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Tribunal to decide if veganism is a ‘philosophical or religious belief’

Jordi Casamitjana says the League Against Cruel Sports sacked him for alleging its pension fund was investing in firms involved in animal testing.

Jordi Casamitjana (League Against Cruel Sports/Twitter/PA)
Jordi Casamitjana (League Against Cruel Sports/Twitter/PA)

By PA Reporters

A landmark legal hearing begins in Norwich on Friday, with a panel to decide if veganism is a “philosophical or religious belief” and thus protected in law.

Jordi Casamitjana told Vegan Life magazine he was “shocked” when he was sacked by the League Against Cruel Sports after raising concerns that its pension fund was being invested into companies involved in animal testing.

He claims he was unfairly disciplined for making this disclosure and that the decision to dismiss him was because of his philosophical belief in ethical veganism.

Dietary vegans and ethical vegans both eat a plant-based diet, but ethical vegans also try to exclude all forms of animal exploitation including not wearing clothing made of wool or leather and not using products tested on animals.

Although the manner in which I was dismissed was intensely distressing for me, some good may come of it if I am able to establish this valuable protection for all ethical vegans Jordi Casamitjana

Mr Casamitjana’s lawyers said ethical veganism satisfied the tests required for it to be a philosophical or religious belief, which would mean it was protected under the Equality Act of 2010.

For a belief to be protected under the Act, it must meet a series of tests including being worthy of respect in a democratic society, not being incompatible with human dignity and not conflicting with fundamental rights of others.

Slater and Gordon solicitor Peter Daly, who is acting for Mr Casamitjana, described ethical veganism as “a philosophical belief held by a significant portion of the population in the UK and around the world”.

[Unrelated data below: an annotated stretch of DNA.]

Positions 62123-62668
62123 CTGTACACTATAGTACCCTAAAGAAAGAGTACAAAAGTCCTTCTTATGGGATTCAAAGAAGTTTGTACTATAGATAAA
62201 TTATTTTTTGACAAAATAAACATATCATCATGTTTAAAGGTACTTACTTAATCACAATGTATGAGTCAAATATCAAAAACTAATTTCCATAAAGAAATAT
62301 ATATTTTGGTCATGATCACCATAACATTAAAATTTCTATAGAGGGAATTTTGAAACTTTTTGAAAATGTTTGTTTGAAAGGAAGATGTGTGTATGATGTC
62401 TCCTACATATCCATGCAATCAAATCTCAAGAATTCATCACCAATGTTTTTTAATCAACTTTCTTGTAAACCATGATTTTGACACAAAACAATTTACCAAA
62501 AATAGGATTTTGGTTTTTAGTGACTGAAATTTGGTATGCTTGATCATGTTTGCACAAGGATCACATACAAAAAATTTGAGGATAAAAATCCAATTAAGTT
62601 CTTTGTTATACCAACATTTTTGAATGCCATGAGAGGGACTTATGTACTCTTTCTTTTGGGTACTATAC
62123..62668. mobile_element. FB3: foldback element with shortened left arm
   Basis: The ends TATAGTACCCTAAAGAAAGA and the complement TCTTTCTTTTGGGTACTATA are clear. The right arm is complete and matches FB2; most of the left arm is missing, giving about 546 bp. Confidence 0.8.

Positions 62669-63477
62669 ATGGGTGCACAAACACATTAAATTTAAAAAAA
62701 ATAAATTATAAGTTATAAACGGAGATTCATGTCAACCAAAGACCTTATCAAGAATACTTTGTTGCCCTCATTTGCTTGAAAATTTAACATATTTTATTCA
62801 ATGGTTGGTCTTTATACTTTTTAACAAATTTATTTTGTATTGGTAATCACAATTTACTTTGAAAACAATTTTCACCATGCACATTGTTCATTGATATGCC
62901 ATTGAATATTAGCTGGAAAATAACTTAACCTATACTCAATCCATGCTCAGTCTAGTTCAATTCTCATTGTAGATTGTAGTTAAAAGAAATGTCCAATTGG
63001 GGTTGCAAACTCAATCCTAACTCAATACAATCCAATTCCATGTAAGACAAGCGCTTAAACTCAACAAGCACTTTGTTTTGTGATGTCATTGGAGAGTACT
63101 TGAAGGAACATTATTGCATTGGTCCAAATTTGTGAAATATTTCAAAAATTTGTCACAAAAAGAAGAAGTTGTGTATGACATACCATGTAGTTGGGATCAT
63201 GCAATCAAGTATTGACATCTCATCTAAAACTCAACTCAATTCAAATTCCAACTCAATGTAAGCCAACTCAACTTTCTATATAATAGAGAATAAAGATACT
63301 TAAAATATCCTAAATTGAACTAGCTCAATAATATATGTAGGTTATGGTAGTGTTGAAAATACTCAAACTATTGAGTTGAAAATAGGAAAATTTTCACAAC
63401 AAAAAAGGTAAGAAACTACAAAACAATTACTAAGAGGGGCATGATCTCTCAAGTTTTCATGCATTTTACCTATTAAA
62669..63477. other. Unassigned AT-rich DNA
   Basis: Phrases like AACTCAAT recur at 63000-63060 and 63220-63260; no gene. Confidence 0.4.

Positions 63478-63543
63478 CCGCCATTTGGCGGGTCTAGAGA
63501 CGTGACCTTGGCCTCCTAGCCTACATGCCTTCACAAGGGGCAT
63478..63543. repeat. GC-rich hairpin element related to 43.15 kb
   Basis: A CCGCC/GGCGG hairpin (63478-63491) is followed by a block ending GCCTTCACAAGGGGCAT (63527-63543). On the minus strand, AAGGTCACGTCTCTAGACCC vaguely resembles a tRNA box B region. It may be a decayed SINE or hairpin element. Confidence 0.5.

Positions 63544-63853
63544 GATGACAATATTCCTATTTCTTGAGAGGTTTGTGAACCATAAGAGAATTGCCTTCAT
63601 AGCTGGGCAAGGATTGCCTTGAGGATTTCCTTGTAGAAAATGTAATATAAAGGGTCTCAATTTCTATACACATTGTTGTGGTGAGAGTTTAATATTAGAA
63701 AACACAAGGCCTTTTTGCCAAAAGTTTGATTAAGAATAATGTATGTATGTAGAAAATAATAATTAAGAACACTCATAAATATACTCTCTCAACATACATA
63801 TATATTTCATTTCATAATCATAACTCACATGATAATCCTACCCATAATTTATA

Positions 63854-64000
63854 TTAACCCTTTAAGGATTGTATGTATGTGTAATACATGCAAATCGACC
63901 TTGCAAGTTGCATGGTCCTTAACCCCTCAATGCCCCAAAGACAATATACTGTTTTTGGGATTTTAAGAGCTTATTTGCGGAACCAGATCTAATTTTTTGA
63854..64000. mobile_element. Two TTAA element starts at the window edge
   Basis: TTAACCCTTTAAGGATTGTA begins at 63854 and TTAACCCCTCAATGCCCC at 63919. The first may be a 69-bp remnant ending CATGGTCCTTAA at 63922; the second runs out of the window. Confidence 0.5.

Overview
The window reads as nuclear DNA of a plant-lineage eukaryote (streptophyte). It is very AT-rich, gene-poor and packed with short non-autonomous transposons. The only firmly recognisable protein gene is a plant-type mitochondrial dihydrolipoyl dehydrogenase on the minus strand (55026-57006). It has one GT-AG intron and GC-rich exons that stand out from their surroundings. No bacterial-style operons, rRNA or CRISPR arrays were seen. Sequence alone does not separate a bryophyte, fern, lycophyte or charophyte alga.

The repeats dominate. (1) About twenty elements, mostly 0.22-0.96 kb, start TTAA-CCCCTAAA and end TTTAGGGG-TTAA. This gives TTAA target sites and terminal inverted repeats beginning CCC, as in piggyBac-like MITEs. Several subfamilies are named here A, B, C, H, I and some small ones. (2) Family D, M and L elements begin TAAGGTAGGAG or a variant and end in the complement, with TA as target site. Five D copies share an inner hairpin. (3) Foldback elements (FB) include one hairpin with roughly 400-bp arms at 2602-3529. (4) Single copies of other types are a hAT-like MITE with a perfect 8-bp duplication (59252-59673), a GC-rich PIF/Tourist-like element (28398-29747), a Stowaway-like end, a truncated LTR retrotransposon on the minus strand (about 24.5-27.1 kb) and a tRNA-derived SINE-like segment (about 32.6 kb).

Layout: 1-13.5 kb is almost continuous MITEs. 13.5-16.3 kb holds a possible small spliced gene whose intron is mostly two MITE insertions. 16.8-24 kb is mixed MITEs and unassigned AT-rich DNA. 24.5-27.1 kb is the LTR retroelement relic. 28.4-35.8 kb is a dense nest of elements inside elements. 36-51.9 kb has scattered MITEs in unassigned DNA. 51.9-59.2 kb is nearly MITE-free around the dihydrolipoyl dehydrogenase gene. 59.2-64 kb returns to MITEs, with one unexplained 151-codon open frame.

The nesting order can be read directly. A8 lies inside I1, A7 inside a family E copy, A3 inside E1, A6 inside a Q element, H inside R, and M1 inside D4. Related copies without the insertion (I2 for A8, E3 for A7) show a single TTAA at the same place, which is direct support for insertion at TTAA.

“This case, if successful, will establish that the belief entitles ethical vegans to protection from discrimination. The case we have prepared sets out how the belief in principle, and how Jordi’s particular interpretations of it, meet the required legal test,” Mr Daly said in a statement.

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A panel will decide if veganism is a “philosophical or religious belief” and thus protected in law (Nick Ansell/PA)

The League Against Cruel Sports has said it sacked Mr Casamitjana for “gross misconduct”.

In a statement to the BBC, it said: “The League Against Cruel Sports is an inclusive employer, and as this is a hearing to decide whether veganism should be a protected status, something which the league does not contest, it would be inappropriate for us to comment further.”

Mr Casamitjana told Vegan Life: “If I win this case, this will secure the first judgment in Europe stating that ethical vegans are legally protected from discrimination because of our beliefs.”

The hearing opens on Friday following an administration day on Thursday.

PA

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